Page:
Living in the tropics—the overhead sun

Celestial lights

Living in the tropics—the overhead sun

By Phyllis Burton Pitluga

On Saturday May 24 from 1 to 2pm at Charco del Ingenio Botanic Garden, we will gather in the Solar Observatory in the Children’s Area to follow the image of the sun, thus discovering where it is at local noon. The event will be in Spanish and English and includes interested people of all ages.

Sun watching
Sat, May 24, 1-2pm
Children’s Area
Charco del Ingenio

We will use the markings on the floor of the observatory to follow the apparent changes in the sun throughout the year here in San Miguel de Allende. This includes seeing when the Earth orbits faster and when it orbits more slowly.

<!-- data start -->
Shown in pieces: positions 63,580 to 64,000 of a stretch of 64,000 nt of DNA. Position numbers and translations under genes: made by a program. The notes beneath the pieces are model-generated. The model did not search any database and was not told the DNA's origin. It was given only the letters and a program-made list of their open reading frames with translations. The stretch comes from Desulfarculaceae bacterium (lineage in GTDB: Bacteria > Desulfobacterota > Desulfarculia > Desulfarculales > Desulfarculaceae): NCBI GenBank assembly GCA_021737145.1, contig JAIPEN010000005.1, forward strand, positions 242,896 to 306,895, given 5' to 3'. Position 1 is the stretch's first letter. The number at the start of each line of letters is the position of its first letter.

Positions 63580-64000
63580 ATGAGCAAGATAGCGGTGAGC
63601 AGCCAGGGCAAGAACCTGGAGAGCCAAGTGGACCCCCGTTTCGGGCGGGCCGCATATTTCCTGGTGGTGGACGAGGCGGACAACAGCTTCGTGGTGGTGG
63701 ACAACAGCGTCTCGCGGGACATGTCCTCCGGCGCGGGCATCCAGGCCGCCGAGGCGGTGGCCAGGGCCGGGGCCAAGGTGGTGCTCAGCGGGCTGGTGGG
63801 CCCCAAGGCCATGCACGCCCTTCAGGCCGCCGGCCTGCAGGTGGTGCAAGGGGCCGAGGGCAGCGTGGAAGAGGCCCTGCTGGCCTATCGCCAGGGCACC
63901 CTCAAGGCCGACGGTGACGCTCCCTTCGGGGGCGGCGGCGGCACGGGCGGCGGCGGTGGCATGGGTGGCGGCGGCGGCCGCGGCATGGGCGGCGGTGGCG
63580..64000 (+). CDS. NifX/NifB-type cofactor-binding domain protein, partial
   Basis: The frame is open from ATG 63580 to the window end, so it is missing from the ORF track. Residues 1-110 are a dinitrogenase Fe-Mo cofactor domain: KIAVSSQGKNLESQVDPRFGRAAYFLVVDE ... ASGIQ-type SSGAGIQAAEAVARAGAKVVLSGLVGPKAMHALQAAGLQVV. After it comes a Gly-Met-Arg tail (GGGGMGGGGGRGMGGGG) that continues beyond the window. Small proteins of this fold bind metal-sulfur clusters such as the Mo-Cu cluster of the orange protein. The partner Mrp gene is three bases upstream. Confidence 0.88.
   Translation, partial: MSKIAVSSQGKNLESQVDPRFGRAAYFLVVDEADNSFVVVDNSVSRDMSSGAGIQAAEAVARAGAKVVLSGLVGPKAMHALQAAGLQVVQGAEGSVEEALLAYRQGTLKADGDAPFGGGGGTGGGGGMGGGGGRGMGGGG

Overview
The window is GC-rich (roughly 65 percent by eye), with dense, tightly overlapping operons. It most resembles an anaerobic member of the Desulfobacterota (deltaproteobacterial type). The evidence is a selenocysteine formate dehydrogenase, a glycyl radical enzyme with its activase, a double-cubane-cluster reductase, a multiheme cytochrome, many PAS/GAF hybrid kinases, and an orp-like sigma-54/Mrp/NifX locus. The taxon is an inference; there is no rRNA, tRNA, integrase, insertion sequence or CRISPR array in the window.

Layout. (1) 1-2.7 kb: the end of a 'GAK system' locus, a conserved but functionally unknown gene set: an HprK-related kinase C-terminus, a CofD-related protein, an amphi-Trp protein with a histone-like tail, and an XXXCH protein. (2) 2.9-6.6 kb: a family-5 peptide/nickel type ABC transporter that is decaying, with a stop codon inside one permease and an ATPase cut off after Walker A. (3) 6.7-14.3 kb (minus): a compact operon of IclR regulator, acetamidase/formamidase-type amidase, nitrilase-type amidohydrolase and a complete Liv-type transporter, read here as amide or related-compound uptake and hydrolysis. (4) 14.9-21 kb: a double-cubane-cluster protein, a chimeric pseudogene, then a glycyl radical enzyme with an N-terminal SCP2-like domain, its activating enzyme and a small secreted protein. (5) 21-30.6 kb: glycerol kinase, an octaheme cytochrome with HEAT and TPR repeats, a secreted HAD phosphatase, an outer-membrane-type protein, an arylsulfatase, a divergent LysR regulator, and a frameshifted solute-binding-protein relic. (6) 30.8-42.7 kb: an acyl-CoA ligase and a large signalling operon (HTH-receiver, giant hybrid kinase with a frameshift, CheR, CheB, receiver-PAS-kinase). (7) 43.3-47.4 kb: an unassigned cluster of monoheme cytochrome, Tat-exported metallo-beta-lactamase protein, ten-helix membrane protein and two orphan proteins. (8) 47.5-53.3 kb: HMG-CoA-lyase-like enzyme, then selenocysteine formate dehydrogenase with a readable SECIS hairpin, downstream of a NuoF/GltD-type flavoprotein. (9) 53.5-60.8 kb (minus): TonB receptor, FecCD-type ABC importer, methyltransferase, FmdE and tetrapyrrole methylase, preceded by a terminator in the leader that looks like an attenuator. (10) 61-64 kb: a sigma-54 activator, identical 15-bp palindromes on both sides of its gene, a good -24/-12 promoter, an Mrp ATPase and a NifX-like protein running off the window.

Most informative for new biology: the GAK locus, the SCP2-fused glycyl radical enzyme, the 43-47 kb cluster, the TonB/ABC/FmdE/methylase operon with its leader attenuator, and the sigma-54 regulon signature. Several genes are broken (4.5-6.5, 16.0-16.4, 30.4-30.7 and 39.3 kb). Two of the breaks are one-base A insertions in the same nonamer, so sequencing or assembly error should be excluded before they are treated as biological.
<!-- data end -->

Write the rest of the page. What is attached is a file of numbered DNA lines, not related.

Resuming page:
Next, we will use the drawings on the wall to see why these changes occur in our sky (and thus, on the floor). From this we see how San Miguel is part of the overhead sun cycle in the tropics of planet Earth. We will also discuss how the Mayan Sacred Calendar, based upon a cycle of 260 days, could be from this type of observation.

As a bonus, we discover how we can use the information charted on the floor by the moving the sun dot throughout the year to calculate our latitude, how far north of the equator we are. Every time you visit El Charco de Ingenio, you can visit this Solar Observatory to make more discoveries on your own.


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